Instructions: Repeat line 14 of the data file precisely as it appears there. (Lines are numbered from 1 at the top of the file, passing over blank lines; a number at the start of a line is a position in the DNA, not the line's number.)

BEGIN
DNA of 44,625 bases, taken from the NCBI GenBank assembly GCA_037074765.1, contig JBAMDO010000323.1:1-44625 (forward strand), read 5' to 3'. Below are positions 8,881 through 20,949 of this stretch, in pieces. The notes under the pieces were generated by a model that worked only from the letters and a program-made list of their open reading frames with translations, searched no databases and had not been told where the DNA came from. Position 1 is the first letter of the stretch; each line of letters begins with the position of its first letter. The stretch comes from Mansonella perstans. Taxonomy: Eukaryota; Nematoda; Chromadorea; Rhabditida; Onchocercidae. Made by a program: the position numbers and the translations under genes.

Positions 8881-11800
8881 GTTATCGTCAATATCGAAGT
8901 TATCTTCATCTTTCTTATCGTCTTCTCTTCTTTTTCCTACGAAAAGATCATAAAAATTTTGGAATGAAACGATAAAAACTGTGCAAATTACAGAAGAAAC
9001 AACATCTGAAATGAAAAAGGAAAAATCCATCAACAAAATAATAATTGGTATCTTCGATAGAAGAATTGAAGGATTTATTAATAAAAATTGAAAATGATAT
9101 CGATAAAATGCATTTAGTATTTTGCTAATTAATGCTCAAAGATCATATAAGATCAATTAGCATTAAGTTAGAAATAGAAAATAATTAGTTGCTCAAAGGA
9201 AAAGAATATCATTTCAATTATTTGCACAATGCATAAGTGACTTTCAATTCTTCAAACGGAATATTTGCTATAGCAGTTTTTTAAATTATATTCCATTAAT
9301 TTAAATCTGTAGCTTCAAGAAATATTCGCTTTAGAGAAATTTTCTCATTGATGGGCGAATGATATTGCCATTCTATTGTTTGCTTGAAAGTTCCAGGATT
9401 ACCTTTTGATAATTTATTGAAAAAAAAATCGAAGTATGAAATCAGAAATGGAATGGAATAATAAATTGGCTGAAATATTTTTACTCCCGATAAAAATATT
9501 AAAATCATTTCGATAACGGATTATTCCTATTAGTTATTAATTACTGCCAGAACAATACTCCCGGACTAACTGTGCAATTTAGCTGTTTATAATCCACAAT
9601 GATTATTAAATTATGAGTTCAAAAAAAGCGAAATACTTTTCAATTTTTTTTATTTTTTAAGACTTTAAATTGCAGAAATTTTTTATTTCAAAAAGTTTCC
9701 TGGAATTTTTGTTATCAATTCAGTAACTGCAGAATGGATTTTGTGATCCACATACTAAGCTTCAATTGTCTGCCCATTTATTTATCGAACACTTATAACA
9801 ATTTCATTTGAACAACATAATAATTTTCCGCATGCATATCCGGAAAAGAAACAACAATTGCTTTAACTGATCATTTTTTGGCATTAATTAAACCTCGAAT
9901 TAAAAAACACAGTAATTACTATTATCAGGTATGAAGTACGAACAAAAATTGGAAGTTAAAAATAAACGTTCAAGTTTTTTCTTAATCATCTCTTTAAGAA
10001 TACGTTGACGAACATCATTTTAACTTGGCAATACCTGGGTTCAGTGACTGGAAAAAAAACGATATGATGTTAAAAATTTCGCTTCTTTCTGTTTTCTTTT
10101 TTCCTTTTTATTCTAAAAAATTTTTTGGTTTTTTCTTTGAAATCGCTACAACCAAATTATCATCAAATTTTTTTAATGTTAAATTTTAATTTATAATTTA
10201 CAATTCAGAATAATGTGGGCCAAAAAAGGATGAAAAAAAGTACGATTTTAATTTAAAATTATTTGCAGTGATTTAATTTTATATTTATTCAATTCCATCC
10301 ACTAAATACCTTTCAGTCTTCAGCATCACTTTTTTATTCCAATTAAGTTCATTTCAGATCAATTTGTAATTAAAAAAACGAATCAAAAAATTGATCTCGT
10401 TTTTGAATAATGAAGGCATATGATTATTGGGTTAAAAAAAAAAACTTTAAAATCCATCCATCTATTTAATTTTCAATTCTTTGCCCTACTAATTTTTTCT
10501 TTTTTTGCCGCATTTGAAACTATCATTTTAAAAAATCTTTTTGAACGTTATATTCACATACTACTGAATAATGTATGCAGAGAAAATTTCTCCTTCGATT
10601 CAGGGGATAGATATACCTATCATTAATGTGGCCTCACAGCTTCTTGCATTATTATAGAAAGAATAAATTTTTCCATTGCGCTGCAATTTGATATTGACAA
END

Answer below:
9901 TAAAAAACACAGTAATTACTATTATCAGGTATGAAGTACGAACAAAAATTGGAAGTTAAAAATAAACGTTCAAGTTTTTTCTTAATCATCTCTTTAAGAA